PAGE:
Before you start thinking up a new password, you may want to start thinking about upping its complexity from a pet's name or the top row of letters on a keyboard.
According to SplashData, a security and productivity software firm, "123456" has taken the crown for most common -- and therefore most easily hacked password of 2014, according to its annual poll of the "Worst Passwords of 2014". Closely behind "123456", comes "password" – which has kept the second place for another year.
Out of the top 25, nine passwords contained only numbers, from variations on "123456" to "111111".
Other popular password combinations included "qwerty", at fifth place; "dragon" in ninth; "letmein" at 13 and "trustno1" at 25th. Additionally the film industry has had influence this year, with two new comic-themed characters -- "superman" and "batman".'
The data was accumulated from 3.3 million passwords that were leaked during 2014, with most of the culprits coming from Western Europe and the U.S.. The Top 100 included other themes such as film and car names, hobbies and swear words, according to the report.
"As more websites require stronger passwords or combinations of letters and numbers, longer keyboard patterns are becoming common passwords, and they are still not secure" wrote Morgan Slain, CEO of SplashData, in response to the report.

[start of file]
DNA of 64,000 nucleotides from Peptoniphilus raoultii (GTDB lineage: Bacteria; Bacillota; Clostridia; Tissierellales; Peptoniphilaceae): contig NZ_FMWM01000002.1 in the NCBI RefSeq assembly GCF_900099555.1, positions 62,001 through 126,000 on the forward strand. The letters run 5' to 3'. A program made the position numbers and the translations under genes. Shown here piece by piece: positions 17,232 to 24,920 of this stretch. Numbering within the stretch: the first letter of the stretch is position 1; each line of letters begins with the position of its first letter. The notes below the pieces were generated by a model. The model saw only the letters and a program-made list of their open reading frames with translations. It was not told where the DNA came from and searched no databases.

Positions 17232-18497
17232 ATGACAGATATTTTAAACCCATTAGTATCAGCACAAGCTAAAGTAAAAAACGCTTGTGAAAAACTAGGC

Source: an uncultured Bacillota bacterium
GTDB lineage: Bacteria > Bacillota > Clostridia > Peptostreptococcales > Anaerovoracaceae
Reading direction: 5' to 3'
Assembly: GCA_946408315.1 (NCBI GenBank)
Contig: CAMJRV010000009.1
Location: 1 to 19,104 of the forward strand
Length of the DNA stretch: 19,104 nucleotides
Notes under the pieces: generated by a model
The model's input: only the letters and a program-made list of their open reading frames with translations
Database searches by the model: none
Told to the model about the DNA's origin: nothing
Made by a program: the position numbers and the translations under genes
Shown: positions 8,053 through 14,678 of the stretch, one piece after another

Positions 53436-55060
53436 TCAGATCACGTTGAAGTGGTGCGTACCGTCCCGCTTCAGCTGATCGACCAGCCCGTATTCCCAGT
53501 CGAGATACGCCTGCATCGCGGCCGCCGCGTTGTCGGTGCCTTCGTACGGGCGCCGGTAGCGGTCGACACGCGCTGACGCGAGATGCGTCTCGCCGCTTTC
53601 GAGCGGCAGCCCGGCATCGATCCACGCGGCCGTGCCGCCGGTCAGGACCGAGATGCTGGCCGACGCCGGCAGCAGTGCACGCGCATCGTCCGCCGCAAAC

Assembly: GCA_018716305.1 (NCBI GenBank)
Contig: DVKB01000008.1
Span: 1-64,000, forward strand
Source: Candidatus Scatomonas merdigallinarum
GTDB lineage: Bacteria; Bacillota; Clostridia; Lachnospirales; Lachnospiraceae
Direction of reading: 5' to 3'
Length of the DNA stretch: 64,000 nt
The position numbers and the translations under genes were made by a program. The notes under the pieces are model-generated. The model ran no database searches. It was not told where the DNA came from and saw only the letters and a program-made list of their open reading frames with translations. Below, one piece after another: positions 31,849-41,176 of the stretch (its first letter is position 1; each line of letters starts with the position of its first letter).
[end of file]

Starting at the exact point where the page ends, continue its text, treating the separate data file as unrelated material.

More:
The report underlined that by utilizing "weak, easily guessable passwords", people are at a greater risk of being hacked; which is especially the case after the recent hacking scandals at Sony Pictures, Microsoft Outlook and the U.S. Military command's YouTube and Twitter accounts.
2015 could see the year that passwords become passé, in preference to "multi-factor components."
Greg Day, Chief technology officer at Fireeye, a U.S. based security firm told CNBC's European Closing Bell that "it's about building layers appropriate to the risk," comparing purchasing a newspaper to buying a car as different levels of security that needed protecting.
Greg Day added that for hackers to remain "productive they have to leverage that space" of smartphone technology and online purchases, which is becoming increasingly popular. We are now seeing "a convergence of all our of financial resources to that device." To avoid hacking, he told CNBC to "go to the places you trust" and "be careful about what information you hand-over."
In response to 2014's "worst passwords", SplashData advises its customers to do at least one of four things when it comes to password protection:
SplashData's "Worst Passwords of 2014"